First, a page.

Dot-source in ISE versus PS window RRS feed

  • Question

  • I am having a strange problem, and I need help figuring out what might be causing it.

    I downloaded a function.  I ensured it was unblocked so I could run it without warnings.  I load it into ISE and click the execute script icon.  In ISE's command line window I can now see and use the function. (get-command <functionname>)

    I open a PowerShell command line window, not part of ISE.  I dot-source execute the script.  The function is not recognized in the PowerShell window.  I have tried with both elevated and non-elevated windows.  Tried on two different systems and get the same results.  From one of the windows I manually key in a simple function definition.  It is available.

    Appreciate any hints on why it seems to work fine from ISE but not from a PowerShell window.  Can't find anything in the script that seems to be testing for ISE presence.

    . : | : . : | : . tim

    Friday, August 21, 2015 8:15 PM


  • Yes, that is what I did.


    You need another dot.

    . .\Convert-WindowsImage.ps1


    Friday, August 21, 2015 10:05 PM

All replies

  • Post steps to reproduce and commands that illustrate it isn't working.

    -- Bill Stewart [Bill_Stewart]

    Friday, August 21, 2015 8:18 PM
  • Load function script into ISE.

    F5 to execute.

    Go to ISE command window and execute get-command <function-name>; Function is listed.  enter function name and it executes.

    Move to a PowerShell window.

    dot-source execute function script.

    get-command <function-name> does not show function.

    <function-name> returns error 'The term 'function-name' is not recognized as the name of a cmdlet, function, script file, or operable program.

    . : | : . : | : . tim

    Friday, August 21, 2015 8:23 PM
  • Just tried it on a third system - same result.  Windows 8.1 and Server 2012 R2.

    It is a function that has been downloaded from the gallery over 65,000 times (Convert-WindowsImage), so I don't think it would be a problem in the download itself.  I am guessing it is something in my environments, that's why I'm looking for hints on what I might try.

    . : | : . : | : . tim

    Friday, August 21, 2015 8:41 PM
  • In CLI you must dot source the file.


    Friday, August 21, 2015 9:11 PM
  • Yes, that is what I did.


    PS C:\users\tcerling\documents\scripts> convert-windowsimage
    convert-windowsimage : The term 'convert-windowsimage' is not recognized as the name of a cmdlet, function, script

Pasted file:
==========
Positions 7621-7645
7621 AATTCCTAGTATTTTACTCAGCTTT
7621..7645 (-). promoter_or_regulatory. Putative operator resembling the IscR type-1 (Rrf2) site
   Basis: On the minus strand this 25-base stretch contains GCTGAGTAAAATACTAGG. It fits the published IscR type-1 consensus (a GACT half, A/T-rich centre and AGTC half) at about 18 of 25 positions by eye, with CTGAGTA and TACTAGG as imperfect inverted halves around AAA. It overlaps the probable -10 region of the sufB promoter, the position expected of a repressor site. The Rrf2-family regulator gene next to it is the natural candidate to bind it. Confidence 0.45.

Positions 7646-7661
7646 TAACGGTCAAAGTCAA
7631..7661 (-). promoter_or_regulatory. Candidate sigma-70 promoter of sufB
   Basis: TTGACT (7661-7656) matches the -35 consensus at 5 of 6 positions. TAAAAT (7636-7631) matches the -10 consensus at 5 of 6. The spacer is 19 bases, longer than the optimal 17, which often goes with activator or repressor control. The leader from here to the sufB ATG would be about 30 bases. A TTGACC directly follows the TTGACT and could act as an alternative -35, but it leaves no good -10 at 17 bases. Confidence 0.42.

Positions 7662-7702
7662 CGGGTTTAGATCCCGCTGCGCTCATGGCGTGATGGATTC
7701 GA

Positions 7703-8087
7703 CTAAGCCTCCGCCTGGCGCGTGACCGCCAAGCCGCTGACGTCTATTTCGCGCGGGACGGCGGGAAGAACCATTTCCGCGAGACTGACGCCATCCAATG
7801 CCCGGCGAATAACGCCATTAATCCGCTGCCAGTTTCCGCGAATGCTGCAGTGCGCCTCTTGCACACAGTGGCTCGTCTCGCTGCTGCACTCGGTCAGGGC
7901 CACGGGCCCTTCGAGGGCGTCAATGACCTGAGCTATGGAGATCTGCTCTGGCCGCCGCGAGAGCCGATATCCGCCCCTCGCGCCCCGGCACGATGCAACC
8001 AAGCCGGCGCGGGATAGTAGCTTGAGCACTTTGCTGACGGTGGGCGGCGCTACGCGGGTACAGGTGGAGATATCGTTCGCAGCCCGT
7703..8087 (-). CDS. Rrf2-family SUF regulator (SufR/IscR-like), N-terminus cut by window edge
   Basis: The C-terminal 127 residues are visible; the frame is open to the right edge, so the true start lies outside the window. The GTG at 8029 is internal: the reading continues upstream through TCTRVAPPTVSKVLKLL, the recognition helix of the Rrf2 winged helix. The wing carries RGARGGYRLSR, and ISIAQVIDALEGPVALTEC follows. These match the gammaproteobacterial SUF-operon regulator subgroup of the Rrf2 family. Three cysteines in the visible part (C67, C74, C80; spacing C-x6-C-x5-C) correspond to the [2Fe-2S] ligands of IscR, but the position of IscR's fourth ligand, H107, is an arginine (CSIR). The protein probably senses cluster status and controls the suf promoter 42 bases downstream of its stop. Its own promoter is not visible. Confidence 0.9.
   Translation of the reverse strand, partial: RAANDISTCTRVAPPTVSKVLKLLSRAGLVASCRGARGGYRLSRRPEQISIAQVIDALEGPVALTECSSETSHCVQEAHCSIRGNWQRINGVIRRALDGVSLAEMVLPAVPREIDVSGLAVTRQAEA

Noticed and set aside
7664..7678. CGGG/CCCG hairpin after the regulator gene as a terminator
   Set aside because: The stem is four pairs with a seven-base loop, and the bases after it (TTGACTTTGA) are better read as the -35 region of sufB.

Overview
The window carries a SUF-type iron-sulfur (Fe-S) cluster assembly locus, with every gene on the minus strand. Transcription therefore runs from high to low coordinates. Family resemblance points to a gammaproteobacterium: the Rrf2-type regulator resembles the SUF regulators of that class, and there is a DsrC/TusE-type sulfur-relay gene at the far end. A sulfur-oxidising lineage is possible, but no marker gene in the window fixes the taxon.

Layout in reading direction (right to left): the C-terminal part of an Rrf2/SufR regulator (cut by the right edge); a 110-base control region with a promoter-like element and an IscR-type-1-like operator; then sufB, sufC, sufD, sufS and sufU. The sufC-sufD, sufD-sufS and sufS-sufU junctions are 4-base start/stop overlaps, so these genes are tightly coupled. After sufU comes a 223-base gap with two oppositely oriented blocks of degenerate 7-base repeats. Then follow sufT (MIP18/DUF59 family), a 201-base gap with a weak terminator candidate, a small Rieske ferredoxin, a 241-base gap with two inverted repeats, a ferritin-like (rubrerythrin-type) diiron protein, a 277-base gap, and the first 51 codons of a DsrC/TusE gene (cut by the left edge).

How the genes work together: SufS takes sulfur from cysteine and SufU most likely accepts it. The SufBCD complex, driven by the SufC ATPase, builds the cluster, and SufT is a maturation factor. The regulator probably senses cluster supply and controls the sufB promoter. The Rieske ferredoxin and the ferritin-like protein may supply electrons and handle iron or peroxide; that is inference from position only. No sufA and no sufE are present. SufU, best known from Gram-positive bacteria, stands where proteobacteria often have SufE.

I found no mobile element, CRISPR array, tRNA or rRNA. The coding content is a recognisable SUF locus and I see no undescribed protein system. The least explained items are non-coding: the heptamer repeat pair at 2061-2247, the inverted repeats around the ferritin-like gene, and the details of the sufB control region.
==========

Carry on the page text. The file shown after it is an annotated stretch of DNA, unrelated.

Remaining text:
file, or operable program. Check the spelling of the name, or if a path was included, verify that the path is correct
    and try again.
    At line:1 char:1
    + convert-windowsimage
    + ~~~~~~~~~~~~~~~~~~~~
        + CategoryInfo          : ObjectNotFound: (convert-windowsimage:String) [], CommandNotFoundException
        + FullyQualifiedErrorId : CommandNotFoundException
    Suggestion [3,General]: The command convert-windowsimage was not found, but does exist in the current location. Windows
    PowerShell does not load commands from the current location by default. If you trust this command, instead type: ".\conv
    ert-windowsimage". See "get-help about_Command_Precedence" for more details.
    And trying the suggestion of dot sourcing the command doesn't do anything either.

    . : | : . : | : . tim

    Friday, August 21, 2015 9:39 PM
  • Yes, that is what I did.


    You need another dot.

    . .\Convert-WindowsImage.ps1


    Friday, August 21, 2015 10:05 PM
  • Thank you!  I figured it had to be something I was doing.  I was unaware of the dot-space-dot requirement.  I took the instructions to dot-source it literally.  I guess it is really dot-space-dot-source.

    . : | : . : | : . tim

    Friday, August 21, 2015 10:26 PM
  • FYI - .\ does not refer to dot sourcing.  .\ refers to current folder.  Try it:

    dir .

    .. refers to the parent of the current folder.

    dir ..

    dot sourcing means to xecute in current scope

    . c:\scripts\

    You can also use import-module to get the same effect.


    Friday, August 21, 2015 11:05 PM

  • In the example given by Mike the first dot (counting left to right) is the
    dot-sourcing dot. 

    The second dot is just a part of a file path that means "current directory".

    If you need to see more separation, you can code several spaces between the dots:

    .    .\Convert-WindowsImage.ps1

    • Edited by LarryWeiss Tuesday, August 25, 2015 3:28 AM
    Tuesday, August 25, 2015 3:26 AM
  • I think you are all a bit dotty.


    Tuesday, August 25, 2015 3:46 AM